Shares of Portland, Oregon-based Umpqua Holdings ( UMPQ)have outperformed in 2011, declining by about 10%. The bank reported third-quarter net income of $21.86 million or 19 cents per share compared to $17.7 million or 15 cents per share in the second quarter of 2011 and $8.2 million or 7 cents per share in the year-ago quarter. Excluding one-off items, operating earnings rose 22% sequentially and 133% year-on-year to $22.12 million or 19 cents per share. Pre-provision net revenue gained 27% to $45.37 million. Non-covered loans and leases grew $93 million, on the strength of commercial & industrial lending. The provision for loan losses for the third quarter of 2011 was $9.1 million, a 41% decrease from the prior quarter, as the bank recorded its lowest net charge off rate since the first quarter of 2008. The stock trades at 14 times 2012 consensus estimates. "While we recognize the company has a very attractive franchise and are encouraged with some of the recent trends, we believe the shares are appropriately pricing in the fact that it could take some time to put this excess capital to work," RBC Capital analyst Joe Morford said in a report reviewing the results. He has a sector perform rating on the stock with a price target of $12. Four out of 10 analysts rate the stock a buy or outperform while 6 analysts have a hold rating on the stock.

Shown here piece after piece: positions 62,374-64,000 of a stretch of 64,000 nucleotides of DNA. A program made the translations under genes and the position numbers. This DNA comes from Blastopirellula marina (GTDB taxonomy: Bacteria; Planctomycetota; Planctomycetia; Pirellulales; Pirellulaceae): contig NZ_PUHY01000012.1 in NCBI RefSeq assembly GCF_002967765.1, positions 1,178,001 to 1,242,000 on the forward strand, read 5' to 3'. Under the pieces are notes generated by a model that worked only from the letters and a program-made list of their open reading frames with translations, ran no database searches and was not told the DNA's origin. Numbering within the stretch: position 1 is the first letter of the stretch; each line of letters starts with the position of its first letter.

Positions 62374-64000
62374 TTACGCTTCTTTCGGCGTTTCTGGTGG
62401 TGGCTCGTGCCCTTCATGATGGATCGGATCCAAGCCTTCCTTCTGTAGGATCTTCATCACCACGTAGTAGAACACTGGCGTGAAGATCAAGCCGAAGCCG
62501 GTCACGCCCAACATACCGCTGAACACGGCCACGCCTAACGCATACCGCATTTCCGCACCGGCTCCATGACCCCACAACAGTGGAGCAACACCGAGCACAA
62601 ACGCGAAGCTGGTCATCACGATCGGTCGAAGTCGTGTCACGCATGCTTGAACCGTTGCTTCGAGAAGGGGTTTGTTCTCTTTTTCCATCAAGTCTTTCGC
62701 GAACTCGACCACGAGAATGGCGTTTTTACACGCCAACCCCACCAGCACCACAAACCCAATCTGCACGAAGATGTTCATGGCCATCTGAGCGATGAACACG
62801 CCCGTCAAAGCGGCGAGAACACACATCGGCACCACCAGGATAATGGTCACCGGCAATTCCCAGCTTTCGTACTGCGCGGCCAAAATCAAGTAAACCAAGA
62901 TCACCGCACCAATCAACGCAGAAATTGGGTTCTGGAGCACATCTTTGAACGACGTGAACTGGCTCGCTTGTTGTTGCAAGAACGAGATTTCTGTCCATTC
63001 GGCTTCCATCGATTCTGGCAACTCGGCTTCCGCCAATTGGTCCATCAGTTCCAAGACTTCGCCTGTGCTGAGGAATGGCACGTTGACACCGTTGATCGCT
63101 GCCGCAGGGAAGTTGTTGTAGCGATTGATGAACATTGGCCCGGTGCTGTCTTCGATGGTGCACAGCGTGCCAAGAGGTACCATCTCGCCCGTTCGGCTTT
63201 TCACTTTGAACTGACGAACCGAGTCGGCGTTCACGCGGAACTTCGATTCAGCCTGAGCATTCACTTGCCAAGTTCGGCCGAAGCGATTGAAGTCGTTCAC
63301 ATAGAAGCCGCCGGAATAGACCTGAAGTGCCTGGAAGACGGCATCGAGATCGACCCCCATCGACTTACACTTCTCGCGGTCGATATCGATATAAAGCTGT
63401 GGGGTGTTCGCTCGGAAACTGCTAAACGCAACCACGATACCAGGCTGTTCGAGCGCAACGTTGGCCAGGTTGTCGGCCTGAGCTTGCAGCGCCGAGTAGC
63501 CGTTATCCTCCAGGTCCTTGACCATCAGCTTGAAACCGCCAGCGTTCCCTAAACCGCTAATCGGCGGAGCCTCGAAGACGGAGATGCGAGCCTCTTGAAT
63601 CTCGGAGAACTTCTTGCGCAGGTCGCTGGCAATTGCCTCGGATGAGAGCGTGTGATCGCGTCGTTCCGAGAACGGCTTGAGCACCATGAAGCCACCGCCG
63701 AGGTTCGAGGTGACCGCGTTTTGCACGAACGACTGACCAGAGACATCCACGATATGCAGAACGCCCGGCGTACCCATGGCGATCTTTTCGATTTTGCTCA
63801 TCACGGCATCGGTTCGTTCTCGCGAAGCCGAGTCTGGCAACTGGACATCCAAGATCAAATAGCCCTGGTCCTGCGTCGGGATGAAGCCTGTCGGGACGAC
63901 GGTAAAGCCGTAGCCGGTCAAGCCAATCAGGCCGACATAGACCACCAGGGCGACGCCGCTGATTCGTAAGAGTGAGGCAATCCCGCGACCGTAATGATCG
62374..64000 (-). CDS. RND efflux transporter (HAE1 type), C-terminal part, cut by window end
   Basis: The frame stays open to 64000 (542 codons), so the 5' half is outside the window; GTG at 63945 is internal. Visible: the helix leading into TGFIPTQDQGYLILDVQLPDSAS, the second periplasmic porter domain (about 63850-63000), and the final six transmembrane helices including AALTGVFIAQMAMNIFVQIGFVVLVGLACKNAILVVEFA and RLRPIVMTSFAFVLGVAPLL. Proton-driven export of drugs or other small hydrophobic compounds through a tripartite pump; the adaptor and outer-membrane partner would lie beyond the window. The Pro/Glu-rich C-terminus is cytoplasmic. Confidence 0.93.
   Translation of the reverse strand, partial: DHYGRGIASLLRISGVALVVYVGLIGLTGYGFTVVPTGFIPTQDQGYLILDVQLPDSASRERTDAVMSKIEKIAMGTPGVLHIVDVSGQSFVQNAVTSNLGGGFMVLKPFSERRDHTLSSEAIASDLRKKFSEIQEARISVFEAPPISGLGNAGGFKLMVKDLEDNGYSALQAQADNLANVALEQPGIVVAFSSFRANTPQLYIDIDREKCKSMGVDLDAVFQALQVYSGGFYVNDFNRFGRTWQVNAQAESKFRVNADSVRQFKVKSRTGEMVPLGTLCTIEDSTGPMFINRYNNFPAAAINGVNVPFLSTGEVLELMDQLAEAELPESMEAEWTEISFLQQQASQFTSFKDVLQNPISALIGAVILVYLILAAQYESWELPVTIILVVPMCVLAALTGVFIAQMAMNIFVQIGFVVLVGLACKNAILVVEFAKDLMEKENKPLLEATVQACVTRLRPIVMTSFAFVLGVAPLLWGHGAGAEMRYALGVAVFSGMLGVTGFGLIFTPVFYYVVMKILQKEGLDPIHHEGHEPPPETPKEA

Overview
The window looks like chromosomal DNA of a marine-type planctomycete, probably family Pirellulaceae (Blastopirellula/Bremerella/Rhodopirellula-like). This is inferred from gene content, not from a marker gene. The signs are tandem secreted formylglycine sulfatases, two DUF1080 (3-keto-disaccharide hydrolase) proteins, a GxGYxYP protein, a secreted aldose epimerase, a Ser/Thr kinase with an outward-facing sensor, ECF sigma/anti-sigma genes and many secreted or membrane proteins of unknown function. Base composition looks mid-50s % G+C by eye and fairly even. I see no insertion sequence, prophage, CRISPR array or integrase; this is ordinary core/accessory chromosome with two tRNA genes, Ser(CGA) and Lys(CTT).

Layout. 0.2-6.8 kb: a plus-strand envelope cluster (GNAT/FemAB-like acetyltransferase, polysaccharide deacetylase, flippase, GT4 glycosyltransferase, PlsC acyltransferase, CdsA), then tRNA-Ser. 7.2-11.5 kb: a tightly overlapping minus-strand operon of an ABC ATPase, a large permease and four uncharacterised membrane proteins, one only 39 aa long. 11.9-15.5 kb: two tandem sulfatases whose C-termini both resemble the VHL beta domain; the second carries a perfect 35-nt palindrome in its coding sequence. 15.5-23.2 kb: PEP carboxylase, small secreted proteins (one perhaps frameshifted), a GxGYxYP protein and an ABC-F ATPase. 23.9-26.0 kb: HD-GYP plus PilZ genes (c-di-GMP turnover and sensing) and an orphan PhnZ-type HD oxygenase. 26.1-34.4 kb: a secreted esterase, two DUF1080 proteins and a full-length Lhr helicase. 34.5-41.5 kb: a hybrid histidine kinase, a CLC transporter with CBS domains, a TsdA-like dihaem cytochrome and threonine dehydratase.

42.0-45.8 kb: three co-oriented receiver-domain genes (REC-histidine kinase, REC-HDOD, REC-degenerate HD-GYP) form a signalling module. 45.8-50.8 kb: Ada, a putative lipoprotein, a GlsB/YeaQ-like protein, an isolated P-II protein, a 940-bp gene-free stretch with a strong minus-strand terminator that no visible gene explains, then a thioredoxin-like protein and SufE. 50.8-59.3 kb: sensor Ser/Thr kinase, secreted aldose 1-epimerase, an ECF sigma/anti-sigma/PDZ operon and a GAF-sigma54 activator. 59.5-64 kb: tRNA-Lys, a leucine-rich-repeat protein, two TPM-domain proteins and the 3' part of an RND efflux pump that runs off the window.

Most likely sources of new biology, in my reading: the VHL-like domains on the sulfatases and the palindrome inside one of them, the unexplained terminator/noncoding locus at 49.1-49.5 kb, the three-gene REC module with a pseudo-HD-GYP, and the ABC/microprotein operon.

3. Washington Federal